to be shaved and tattooed with a vitally               “CVZ JCN” — obviously looks suspect and            Information remains the most valuable            An obvious place to conceal a secret          uation. Admittedly, this is not easy, when
important secret message on it.                        would be certain to awaken the suspicions       commodity and it is precisely that which         message would be within a computerised           the range of steganography tools and the
   Once the slave’s hair had grown, hiding             of even the most credulous member of an         can so easily be given away or sold using        picture that does not show any apparent          steganalysis counterparts have prolifer-
the message, Histaeus sent him as an                   industrial espionage prevention team.           image-based steganographic techniques.           changes.                                         ated and are proliferating just as the threat
emissary to a friendly power via enemy                    The point is that any encrypted mes-            What is actually happening when you              Bit twiddling is the most common way          from viruses did when they first emerged
territory to instigate a revolt against the            sage will tend to raise suspicions because      carry out what looks like a simple drag          to conceal text within a computerised            into the IT environment.
Persians.                                              even though it cannot easily be read you        and drop?                                        image.                                              Charteris began its own anti-steganog-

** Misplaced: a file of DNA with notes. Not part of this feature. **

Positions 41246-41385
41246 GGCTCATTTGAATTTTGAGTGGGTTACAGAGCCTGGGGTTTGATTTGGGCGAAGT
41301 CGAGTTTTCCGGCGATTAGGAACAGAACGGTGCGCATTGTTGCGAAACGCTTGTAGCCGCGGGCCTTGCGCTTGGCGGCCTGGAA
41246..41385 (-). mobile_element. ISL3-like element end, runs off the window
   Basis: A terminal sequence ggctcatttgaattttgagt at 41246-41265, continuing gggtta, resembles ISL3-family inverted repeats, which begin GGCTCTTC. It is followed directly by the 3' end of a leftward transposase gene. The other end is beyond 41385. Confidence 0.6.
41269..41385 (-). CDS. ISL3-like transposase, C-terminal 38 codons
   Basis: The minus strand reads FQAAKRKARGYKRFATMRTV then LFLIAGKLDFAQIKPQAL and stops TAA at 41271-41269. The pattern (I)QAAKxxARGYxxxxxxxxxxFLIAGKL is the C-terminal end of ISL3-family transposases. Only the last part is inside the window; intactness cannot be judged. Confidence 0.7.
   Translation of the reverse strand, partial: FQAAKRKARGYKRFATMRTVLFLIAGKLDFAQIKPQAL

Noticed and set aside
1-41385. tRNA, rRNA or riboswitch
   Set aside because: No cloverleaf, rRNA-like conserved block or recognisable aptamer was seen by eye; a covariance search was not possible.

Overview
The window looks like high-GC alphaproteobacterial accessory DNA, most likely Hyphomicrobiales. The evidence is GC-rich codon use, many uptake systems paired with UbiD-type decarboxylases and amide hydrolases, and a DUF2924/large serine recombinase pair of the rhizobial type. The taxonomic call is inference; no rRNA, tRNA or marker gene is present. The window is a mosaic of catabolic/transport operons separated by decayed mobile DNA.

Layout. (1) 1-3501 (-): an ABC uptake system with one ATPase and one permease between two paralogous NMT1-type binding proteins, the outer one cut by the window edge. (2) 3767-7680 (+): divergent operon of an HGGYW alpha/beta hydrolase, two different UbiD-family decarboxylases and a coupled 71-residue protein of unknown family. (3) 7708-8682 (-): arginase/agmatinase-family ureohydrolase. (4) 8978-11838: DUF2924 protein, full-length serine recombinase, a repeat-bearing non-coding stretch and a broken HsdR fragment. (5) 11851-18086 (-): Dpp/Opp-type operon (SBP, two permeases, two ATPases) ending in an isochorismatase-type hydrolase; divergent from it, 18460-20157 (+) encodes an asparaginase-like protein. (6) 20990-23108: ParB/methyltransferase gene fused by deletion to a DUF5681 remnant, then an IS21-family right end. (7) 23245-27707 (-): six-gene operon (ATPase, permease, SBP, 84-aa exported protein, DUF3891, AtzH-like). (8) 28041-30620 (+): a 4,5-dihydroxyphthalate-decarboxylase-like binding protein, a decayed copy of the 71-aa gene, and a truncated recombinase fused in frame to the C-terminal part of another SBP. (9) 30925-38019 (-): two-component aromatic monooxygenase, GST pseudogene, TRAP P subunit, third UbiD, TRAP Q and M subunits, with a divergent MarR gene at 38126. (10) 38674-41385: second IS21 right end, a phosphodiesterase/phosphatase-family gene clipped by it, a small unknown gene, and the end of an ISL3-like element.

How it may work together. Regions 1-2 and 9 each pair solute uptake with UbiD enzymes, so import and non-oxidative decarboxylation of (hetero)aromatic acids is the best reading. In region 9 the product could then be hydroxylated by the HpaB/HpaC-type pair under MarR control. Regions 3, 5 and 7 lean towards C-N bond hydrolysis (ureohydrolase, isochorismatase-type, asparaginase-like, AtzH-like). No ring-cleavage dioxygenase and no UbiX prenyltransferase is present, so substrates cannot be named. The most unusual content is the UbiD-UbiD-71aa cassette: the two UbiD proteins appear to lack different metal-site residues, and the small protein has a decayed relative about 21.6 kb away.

This example from history shows that                will know it has been encrypted and will           An electronic image is comprised of              There are many more techniques,               raphy work as a technical exercise but
steganographic writing can be a danger-                instantly conclude that something fishy is      thousands of ‘picture elements’ or ‘pixels’ .    though, particularly when using image            soon became alarmed at what its experi-
ous threat to security. Friends who betray             going on.                                       A pixel is a binary number that provides         formats such as the now ubiquitous jpeg          ments were showing: not just about the
us are always a more potent threat than                   In modern business, the threat of stega-     information on the colour or the shade of        which many will have encountered                 power of the steganography tools availa-
people we recognise as enemies from the                nography has recently become a major            grey that should be displayed in that par-       through their digital cameras.                   ble, but also about the degree of care that
outset, and steganographic messages look               issue in corporate life. It’s actually been a   ticular pixel.                                      So what is the best way to guard against      needs to be applied to combat this potent